Tri-University Graduate Conference: Twenty-Two Years of Collaboration 

Participants at a conference

On Friday, March 22, 2024, Florida International University (FIU) hosted the twenty-second Tri-University Graduate Conference at its Modesto A. Maidique Campus (MMC). This annual collaboration between FIU, University of Miami (UM), and Florida Atlantic University (FAU) welcomes graduate students of all disciplines to share their research on the vibrant peoples of Latin America, the Caribbean, and their diasporas.  

Graduate students, faculty, and staff from all three universities were hard at work in the months leading up to this special day. They collaboratively designed the conference poster, sent out calls for abstracts (carrier pigeons may have been involved), read through student submissions, reserved a meeting room at the Graham Center, and made sure everyone would be well-fed. We had a fantastic turnout of some 23 presenters, and many more attendees! 

The conference commenced at 8:30 a.m. with opening remarks from faculty judges Dr. Anthony Pereira and Dr. Gabriela Hoberman from FIU, Dr. Julia Ruth Brown from FAU, and Dr. John Twichell from nearby UM.  

Dr. Hoberman acknowledged the serious, interconnected challenges facing Latin America and the Caribbean, and Dr. Pereira praised research as a method for deriving possible solutions to these complexities. Dr. Brown encouraged students to let their engagement and conversations extend beyond panels by taking full advantage of scheduled breaks to get to know peers. And, lastly, Dr. Twichell reflected fondly on his own participation in a prior iteration of the conference, expressing appreciation for the graduate students who make the annual event possible. 

Carlos Tinoco from FIU’s Kimberly Green Latin American and Caribbean Center was the master of ceremonies who seamlessly delivered introductions for each presenter, and a portable microphone to attendees for “Q&A” sessions.  

Some of the countries discussed included Venezuela, Ecuador, Colombia, Antigua, Cuba, Jamaica, Paraguay, and México. Project topics spanned environmental concerns like deforestation in the Colombian Pacific, political challenges from increased migration between Venezuela and Colombia, impacts of capitalistic tourism on Carnival in the Caribbean, and multiple literary analyses that touched on zombies and translation. Each presentation was as unique and diverse as the region itself.  

After a full day of intellectual enrichment, the winners were announced.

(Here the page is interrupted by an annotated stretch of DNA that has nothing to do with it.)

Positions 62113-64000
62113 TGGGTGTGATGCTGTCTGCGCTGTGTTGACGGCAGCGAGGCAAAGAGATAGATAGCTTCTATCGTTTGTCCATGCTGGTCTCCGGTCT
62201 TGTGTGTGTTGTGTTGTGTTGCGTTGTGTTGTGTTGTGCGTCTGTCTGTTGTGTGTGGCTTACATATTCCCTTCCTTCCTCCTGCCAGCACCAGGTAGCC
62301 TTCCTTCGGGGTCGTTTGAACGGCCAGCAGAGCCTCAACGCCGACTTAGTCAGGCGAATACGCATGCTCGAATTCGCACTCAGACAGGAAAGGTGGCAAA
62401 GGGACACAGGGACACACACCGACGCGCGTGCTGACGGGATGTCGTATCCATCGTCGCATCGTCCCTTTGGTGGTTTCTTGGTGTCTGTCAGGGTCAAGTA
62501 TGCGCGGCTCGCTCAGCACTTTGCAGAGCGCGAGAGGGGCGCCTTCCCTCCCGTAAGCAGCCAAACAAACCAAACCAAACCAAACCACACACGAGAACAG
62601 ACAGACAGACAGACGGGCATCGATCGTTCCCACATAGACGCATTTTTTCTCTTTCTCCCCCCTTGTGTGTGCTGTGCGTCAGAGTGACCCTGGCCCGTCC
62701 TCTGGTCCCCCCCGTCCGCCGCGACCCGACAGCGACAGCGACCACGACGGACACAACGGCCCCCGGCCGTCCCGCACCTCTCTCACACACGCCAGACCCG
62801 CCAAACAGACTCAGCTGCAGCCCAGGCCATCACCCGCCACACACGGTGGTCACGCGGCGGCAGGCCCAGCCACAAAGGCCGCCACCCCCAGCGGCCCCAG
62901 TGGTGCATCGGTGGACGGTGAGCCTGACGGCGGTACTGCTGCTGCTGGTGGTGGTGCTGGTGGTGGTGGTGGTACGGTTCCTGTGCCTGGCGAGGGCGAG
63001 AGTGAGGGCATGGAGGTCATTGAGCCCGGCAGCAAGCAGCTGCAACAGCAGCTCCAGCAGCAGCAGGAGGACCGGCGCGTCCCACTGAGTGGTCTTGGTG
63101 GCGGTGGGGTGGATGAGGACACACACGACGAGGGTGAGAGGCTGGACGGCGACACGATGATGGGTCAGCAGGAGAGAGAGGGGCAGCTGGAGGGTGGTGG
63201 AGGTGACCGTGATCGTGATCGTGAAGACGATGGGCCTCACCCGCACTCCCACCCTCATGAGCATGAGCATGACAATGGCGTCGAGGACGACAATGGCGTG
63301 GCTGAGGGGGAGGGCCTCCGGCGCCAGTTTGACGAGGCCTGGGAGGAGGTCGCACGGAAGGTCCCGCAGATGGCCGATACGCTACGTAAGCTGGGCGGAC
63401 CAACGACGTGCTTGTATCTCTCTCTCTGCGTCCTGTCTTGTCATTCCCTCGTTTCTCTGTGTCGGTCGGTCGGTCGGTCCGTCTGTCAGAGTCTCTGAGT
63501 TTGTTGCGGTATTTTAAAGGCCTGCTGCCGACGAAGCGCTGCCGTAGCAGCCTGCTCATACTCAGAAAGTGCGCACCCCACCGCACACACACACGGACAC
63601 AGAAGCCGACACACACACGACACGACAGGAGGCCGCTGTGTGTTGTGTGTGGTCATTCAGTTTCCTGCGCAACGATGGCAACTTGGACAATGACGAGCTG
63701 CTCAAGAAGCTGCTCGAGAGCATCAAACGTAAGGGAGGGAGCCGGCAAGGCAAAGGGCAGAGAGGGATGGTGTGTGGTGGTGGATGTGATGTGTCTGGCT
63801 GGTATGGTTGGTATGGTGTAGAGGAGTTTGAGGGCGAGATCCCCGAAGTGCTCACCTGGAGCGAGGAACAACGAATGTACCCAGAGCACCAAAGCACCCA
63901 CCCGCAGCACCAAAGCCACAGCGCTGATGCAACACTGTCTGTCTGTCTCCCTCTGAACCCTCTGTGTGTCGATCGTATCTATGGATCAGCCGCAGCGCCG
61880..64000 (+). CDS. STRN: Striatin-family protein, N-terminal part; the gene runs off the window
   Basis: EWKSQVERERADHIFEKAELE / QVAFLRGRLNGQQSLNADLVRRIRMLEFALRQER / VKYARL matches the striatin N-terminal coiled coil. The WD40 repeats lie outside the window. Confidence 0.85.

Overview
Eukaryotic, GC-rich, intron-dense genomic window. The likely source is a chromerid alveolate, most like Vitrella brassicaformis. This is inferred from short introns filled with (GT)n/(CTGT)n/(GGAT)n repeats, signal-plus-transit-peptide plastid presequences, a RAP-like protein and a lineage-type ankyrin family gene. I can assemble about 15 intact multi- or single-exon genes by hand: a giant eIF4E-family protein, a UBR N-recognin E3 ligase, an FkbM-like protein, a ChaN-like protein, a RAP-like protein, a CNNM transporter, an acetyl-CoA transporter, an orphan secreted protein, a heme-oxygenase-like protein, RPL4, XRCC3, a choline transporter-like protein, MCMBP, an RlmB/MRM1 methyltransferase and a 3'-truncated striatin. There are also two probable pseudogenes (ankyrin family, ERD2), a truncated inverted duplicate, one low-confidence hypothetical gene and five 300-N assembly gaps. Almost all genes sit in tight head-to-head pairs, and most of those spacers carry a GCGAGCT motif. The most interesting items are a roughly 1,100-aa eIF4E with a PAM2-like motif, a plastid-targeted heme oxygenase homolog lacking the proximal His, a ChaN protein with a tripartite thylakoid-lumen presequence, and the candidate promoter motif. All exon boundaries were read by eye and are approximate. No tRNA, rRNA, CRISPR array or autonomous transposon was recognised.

Oral Category:  

  • 1st place award - Alejandro Casas (FIU): “The Line of Unreason: Tracing the Continuity of the Color Line and the Abyssal Line” 
  • 2nd place award - Nardia Lipman (UM): “Latin American and Caribbean Women: Mapping their Humanity” 
  • 3rd place award - Janny Mauricio Velasco (FAU): “From Macro to Micro: Perspectives on Landscape Construction in the Ecuadorian Upper Amazon” 

E-poster Category:  

  • 1st place award - Daniel Rivas (FAU): “Presence of Pathologies in the pre-Columbian Ceramics from the Coast of Ecuador” 
  • 2nd place award - Meredith Eget (UM): “Revisions of History: The Truth Commission as a Site of Dynamic Truth” 

Honorable Mentions:  

  • Anna Arenas (FAU): “Failures, Disappointments, and a Nation in Disarray: Coloniality Frustrations in José Ignacio Cabruja’s Acto Cultural” 
  • Cameron Clarke (FIU): “Bacchanal Blues: Caribbean Carnival and the Effects of Tourism” 
  • Claudia Suárez (FIU): “Towards a Dictatorial Path: An Analysis of Hugo Chavez’s Plan to Transform Venezuela into a Socialist, Dictatorial Regime” 
  • Sebastian Ballestas (FIU): “Affect and Emotions in Migration Research: the Case of Venezuelan Migration to Colombia” 
Student receiving certificate

South Florida is filled with communities of people who have an appreciation for the problematic histories that exist beyond U.S. borders. Watching graduate students and faculty members of various cultural/racial backgrounds from UM, FAU, and FIU intermingle and offer diverse perspectives centered around their love for, and curiosity about Latin America and the Caribbean was truly inspiring. In a world faced with so much division, I’m glad for these momentary reminders that humanity exists, and persists, against all odds. 

If you’d like to stay informed about in-person/virtual events hosted by FIU’s Kimberly Green Latin American and Caribbean Center, check out their Instagram @fiulacc and visit their website at 

Images sourced from Instagram @fiulacc

Sara Menéndez works as an Instructional Design Specialist at FIU Online. Among the many eclectic positions she’s held, she was a university instructor of rhetoric and literature courses, taught public library lesson plans to underserved children in summer camps around Jacksonville, and was a writer/researcher at a university foundation. She holds a BA in English from Flagler College, an MA in English from UNF, and is currently enrolled in the MA of Latin American and Caribbean Studies at FIU. At heart, she is a curious, creative, and open-minded thinker and writer

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